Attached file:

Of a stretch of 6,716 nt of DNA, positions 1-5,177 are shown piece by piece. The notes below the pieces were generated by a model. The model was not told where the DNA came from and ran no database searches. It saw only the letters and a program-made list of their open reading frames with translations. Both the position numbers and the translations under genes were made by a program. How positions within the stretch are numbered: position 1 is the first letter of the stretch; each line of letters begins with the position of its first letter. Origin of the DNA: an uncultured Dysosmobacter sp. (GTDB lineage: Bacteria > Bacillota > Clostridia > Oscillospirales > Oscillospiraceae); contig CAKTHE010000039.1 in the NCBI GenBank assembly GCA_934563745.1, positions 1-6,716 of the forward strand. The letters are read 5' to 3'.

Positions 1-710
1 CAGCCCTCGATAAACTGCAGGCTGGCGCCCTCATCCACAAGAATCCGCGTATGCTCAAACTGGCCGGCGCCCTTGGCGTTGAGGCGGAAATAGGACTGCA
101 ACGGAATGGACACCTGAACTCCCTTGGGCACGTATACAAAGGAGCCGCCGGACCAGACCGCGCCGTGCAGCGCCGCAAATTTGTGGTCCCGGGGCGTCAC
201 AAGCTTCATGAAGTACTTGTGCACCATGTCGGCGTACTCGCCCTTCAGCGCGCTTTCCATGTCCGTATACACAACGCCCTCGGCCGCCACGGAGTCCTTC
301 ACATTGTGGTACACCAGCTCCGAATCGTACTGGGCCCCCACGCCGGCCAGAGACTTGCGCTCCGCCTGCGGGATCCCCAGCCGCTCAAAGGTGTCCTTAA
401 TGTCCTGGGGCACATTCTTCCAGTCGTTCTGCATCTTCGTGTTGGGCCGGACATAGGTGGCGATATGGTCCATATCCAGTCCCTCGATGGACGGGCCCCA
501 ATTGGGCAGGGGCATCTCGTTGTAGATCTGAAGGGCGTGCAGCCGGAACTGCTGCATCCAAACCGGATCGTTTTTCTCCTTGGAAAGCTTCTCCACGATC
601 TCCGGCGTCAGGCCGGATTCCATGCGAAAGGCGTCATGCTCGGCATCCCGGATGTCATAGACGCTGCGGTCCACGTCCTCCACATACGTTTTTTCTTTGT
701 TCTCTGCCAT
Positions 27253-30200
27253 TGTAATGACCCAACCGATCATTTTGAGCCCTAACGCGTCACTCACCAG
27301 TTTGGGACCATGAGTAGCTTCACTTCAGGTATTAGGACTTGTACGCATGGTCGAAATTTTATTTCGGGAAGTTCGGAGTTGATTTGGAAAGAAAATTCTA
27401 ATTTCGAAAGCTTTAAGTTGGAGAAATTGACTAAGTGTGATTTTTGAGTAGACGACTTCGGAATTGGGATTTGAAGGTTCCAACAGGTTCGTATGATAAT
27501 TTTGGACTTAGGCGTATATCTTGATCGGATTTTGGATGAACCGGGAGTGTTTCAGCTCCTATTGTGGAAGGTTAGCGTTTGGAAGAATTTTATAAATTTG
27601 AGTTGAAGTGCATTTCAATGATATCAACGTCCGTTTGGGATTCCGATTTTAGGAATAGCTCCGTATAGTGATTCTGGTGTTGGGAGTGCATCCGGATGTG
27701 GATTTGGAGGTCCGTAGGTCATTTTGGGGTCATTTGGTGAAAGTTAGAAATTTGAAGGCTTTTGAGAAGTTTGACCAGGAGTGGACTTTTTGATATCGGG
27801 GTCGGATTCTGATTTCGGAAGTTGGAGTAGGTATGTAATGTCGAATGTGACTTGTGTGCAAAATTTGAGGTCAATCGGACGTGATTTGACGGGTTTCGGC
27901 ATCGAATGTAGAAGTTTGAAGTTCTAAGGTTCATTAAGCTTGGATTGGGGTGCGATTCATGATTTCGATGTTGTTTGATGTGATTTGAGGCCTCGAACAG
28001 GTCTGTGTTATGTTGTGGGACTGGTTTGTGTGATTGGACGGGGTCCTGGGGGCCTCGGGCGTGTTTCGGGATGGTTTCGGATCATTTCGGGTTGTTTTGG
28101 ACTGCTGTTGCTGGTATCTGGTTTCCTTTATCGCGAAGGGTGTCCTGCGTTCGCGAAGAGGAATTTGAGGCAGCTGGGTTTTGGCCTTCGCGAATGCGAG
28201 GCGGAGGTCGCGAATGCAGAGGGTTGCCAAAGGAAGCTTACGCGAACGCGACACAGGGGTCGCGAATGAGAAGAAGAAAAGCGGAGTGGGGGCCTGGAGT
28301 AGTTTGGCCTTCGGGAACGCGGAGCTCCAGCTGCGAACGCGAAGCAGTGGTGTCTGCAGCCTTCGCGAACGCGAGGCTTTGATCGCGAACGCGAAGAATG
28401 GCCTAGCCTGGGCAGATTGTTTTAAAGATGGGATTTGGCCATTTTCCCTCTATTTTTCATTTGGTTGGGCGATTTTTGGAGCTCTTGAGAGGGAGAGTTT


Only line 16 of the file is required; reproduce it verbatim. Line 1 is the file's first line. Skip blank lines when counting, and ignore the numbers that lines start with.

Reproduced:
27601 AGTTGAAGTGCATTTCAATGATATCAACGTCCGTTTGGGATTCCGATTTTAGGAATAGCTCCGTATAGTGATTCTGGTGTTGGGAGTGCATCCGGATGTG